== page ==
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COVID reports: Otter Mystery | SiSi Daye

Have you ever wondered why our school mascot is a Sea Otter? That question still remains in my head. And I’m pretty sure it’s stuck in your head too, especially since you are aware by now. Speaking of otters, have you ever seen one before? And I don’t mean those little GIFS that you find on the internet, I mean a real otter, in real life. I have.

It was a nice summer day last year and I was down by Fletcher Cove beach for Junior Lifeguards. There was a little bit of a breeze and it was a little cloudy. The sound of the waves crashing against the shore still fills my ears. And the only thought I had in my mind was having to go out to the kelp beds.

Sure, almost every year my Junior Lifeguard group would go past the surf line, where there are no waves, and paddle out to the kelp beds, but I do have to say, not a lot of these attempts were successful. It was either time for us to go home, or it was getting too cold out, and I remember this year we couldn’t go because there was juvenile shark on the loose, as crazy as it sounds. But this time we, for once, got there.

At first, you think this is going to be so easy and believe me, it is not even close to being that way. A lot of people think that they just have to get over a few waves and paddle out a little past the surf line. And for some people it is, if you are a high level surfer, but for me, I am not the right material for surfing. And it is not a little past the surf line, it is a LOT! You could possibly think it is like a mile away and even I don’t know the real answer.

The first thing we had to do was get a paddle board that is right for our size. If it is too little, you could slide off and if it is too big, it is harder to control. After I finally got the board that suited me, it was time to set sail. It was a calm day at the beach so the waves were easy to get over and make it safely to the surf line. Now it was time to paddle. While paddling out, we saw little silver fish and bits of seaweed. But when we got closer to our destination, more seaweed and kelp appeared. We were getting closer. I had chills just thinking of seeing all the tall stalks of kelp sprouting from the sea floor. I think that I also got the chills from the freezing water.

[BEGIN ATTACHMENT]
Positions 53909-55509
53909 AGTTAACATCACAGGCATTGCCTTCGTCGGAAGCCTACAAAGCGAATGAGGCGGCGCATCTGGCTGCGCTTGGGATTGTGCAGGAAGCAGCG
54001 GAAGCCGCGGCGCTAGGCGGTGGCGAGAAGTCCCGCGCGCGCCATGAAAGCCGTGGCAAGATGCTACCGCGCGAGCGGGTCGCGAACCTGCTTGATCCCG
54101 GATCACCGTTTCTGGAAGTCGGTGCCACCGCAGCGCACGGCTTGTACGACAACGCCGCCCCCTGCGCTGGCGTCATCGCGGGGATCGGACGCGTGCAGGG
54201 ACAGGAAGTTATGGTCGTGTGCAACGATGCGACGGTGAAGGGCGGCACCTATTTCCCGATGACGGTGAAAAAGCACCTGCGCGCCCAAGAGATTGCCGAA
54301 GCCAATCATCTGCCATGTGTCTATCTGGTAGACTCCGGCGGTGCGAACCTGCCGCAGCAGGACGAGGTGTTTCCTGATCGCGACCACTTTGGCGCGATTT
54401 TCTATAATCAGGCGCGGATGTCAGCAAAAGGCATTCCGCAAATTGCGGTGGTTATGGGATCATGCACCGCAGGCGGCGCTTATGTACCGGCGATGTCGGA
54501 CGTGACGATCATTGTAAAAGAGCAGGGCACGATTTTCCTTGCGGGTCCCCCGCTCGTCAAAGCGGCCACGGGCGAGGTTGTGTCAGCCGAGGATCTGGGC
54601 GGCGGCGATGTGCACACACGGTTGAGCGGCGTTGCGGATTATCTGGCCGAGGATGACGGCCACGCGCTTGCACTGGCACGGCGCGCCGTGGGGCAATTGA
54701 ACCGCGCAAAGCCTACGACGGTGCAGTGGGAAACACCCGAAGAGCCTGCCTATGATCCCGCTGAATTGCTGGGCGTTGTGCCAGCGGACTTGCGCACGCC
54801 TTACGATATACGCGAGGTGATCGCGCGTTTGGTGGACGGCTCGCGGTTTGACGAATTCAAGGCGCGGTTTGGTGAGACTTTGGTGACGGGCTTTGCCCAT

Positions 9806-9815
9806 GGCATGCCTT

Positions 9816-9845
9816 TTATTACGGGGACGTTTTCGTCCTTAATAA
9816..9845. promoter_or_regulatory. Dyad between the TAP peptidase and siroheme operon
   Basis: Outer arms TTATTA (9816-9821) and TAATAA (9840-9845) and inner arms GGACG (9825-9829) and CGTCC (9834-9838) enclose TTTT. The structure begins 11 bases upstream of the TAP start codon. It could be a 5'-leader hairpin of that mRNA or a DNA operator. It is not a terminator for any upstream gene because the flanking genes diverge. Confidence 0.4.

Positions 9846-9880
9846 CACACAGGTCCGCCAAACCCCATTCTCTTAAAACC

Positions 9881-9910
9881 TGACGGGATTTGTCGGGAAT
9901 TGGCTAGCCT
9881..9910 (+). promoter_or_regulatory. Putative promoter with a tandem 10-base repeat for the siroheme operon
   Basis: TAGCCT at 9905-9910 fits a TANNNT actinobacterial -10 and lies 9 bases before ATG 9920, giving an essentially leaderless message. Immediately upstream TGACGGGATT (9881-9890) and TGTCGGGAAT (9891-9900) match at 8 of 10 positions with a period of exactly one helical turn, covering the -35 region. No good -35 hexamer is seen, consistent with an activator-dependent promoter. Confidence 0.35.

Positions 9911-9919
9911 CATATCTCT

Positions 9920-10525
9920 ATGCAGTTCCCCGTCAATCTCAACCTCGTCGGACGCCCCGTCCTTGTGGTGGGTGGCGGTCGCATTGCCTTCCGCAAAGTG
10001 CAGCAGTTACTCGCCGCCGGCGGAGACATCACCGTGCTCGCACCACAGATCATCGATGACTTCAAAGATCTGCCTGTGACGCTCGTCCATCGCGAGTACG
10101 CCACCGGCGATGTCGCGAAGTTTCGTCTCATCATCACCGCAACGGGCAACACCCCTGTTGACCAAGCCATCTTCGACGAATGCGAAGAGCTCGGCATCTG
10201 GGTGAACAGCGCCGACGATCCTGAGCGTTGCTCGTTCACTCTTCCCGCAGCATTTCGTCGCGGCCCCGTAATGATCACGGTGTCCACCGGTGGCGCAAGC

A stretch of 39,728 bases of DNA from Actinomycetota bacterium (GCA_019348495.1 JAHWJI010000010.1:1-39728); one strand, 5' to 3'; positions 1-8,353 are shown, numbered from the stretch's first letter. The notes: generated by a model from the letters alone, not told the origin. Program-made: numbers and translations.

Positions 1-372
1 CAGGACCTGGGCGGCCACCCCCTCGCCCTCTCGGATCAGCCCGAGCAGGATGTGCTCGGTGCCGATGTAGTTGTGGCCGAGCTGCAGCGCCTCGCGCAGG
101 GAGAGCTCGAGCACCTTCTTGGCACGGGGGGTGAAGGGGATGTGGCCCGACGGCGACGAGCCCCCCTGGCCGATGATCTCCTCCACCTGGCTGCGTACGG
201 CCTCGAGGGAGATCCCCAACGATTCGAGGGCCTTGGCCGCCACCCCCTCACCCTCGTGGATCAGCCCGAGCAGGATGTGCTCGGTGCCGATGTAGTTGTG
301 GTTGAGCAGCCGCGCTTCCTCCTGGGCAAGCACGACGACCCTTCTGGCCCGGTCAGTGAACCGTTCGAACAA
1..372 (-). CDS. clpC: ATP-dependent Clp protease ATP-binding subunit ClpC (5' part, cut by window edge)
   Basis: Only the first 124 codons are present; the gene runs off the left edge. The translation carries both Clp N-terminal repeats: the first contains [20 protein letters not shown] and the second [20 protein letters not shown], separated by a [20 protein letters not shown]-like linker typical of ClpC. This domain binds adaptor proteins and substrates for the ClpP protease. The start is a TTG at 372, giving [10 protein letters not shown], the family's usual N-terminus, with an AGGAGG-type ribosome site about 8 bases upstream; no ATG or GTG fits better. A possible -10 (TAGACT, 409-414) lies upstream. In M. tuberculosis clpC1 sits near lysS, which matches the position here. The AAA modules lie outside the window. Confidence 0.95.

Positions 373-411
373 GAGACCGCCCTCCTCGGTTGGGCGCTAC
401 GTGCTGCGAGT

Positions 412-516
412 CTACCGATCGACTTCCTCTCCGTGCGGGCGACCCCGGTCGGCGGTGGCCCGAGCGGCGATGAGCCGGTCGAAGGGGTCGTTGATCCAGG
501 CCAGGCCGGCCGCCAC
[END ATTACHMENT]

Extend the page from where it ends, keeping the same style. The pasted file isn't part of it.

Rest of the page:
After a few more paddles and when the people on the beach looked like little ants crawling across the sand, we were there. The beautiful color of the deep water made the kelp look all shiny and bright. And circling around that beautiful kelp were some big fish with black stripes.

The wide ocean was peaceful, like I expected, with the sound of my feet swaying in the water and the bright glow of the kelp. Then unexpectedly, something caught my eye. At first I thought it was seaweed but then it moved. Was it a shark? A seal? Others in the group were surprised, too, at this sight of a brown lump just floating in the middle of the ocean. A real live sea otter!

It was one of the most adorable things I have ever seen. It was just laying on its back with a little rock in its paws. It was so cute, one of the girls in the group wanted to pet this little fluff ball. But of course, our instructor said no. After 10 minutes of marveling at the little fella, it was time to go back to shore.

But the question still remains in my head: why is the school mascot a sea otter? Was it because we were near the beach? Is because they are as playful and curious like kids? It still is a mystery that isn’t solved, yet.


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